53 percent express belief that ‘unnecessary’ technology investments have been made with third party partners since the onset of coronavirus
Only 12 percent report not facing challenges with third party cloud partners
Despite relationship roadblocks, a third have accelerated plans for future cloud investments
London, 22 July 2021 – A study released today by Sungard Availability Services (Sungard AS), reveals a majority of senior UK decision makers have doubts over the validity of technology investments made with third party technology partners over the last 12 months. With 54 percent of respondents contemplating if pandemic pressures saw money wasted, two thirds (68 percent) believe it remains to be seen if all investments will be suitable long-term.
To understand the relationship challenges faced by organisations during a period of such extreme uncertainty, Sungard AS surveyed 500 senior decision makers in the UK at organisations with 500+ employees. The findings highlight that, as with all relationships, how challenges are faced as a team often defines the strength and longevity of a partnership. The study reveals that despite battling both technology-based and human-centric obstacles since the pandemic began, especially with third party cloud partners, businesses retain a positive outlook, confident that they will be able to find successful matches for investments in the future.
Technology-focused hurdles cited in the study included concerns over data security (27 percent), compliance and regulatory issues (22 percent) and unexpected or unpredictable costs (22 percent). Issues with employees at partners included the inability to admit fault or shortcomings when warranted (16 percent), an unwillingness to compromise (15 percent) and a lack of honesty and integrity (14 percent). Only 12 percent of respondents stated they did not face any challenges working with third party cloud partners.
“Like any relationship, solid working relationships do not ‘just happen’,” comments Chris Huggett, Senior Vice President, EMEA & India at Sungard AS. “They take time, patience and transparency from two parties who want to work effectively together. Did companies find love during lockdown with third party partners, and investments that would set them on the path to long-term success? Unfortunately, it appears not in the majority of cases, as our findings reveal a lack of faith in spending decisions and some shortfall by third party partners to deliver the stability needed by many senior decision makers.”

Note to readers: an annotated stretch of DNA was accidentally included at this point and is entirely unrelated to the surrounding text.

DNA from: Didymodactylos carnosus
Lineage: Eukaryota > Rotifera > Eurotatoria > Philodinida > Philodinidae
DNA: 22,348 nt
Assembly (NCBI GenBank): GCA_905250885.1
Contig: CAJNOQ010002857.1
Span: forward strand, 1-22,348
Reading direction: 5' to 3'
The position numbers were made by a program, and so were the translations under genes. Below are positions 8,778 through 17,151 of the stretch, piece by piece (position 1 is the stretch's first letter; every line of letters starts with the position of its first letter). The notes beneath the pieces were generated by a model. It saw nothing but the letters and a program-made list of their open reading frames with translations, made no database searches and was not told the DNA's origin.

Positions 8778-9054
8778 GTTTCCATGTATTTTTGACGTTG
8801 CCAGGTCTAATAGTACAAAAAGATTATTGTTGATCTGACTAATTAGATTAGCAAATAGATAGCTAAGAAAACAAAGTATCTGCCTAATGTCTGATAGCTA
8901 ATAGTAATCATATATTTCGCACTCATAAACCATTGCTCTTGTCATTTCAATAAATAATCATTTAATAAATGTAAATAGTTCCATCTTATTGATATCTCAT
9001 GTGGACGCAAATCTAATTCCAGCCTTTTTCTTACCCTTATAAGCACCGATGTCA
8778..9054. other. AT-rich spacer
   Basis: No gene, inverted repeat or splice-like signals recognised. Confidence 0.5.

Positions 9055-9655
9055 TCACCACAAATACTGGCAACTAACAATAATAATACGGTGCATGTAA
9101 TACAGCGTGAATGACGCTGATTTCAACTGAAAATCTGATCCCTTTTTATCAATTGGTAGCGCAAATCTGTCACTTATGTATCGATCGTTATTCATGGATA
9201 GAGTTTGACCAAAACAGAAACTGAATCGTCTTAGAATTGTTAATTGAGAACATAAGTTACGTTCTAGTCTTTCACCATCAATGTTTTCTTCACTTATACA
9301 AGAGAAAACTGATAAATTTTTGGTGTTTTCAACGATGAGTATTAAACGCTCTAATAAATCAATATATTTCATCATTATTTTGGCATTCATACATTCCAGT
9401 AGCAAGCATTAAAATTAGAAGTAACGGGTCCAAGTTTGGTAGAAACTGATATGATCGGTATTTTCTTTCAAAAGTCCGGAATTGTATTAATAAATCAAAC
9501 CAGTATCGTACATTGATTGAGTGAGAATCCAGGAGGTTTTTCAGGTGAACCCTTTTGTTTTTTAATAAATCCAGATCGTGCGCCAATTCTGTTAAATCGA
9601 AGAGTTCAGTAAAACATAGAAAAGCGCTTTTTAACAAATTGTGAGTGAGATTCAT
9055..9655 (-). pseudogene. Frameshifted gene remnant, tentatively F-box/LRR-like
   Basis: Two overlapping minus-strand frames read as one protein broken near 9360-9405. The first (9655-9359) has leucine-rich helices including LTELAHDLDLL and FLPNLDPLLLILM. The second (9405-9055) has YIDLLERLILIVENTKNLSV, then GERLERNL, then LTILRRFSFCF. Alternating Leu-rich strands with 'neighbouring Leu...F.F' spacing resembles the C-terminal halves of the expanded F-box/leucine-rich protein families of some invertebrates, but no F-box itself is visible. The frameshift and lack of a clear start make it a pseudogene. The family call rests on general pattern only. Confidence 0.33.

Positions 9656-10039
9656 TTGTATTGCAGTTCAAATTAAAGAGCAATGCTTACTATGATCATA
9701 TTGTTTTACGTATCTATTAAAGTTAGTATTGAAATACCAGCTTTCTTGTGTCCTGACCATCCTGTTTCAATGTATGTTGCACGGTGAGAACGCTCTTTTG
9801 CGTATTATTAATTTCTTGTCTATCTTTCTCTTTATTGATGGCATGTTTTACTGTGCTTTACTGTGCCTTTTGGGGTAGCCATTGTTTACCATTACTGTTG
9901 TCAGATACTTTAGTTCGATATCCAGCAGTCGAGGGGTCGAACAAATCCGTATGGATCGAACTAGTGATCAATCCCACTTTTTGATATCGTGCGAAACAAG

Despite experiencing a number of relationship roadblocks, businesses remain optimistic regarding future collaborations. Over the next 12 months, just over three in ten (31%) of senior decision makers believe third party technology partners will help them evolve solutions to meet their long-term goals, with 30 percent set to look for guidance on further innovation. Over a third (35%) of respondents have already accelerated plans for cloud investments, and a quarter want to be better placed to reap the benefits the cloud can offer.
Whether just at the start, or years into a partnership, the secret to a happy relationship can be hard to pinpoint. But there are certain elements that can improve the chances of success in business today, such as collaboration on end goals, being able to share ideas openly, embracing similarities and differences, being available and resilient, and above all, establishing a long-term plan in unison.
Huggett concludes, “Much like the qualities one might search for in a personal connection, senior decision makers want third party technology partners to exhibit traits that go beyond just technological insights. Thirty-seven percent want honesty and integrity (37 percent), a fifth (20 percent) want the ability to work through conflicts maturely, and one in ten (11 percent) simply want to collaborate with people that have a sense of humour. By working in tandem with knowledgeable partners to adopt a cloud ready approach, organisations will be better placed to reap the benefits the cloud can offer in 2021, and well beyond.”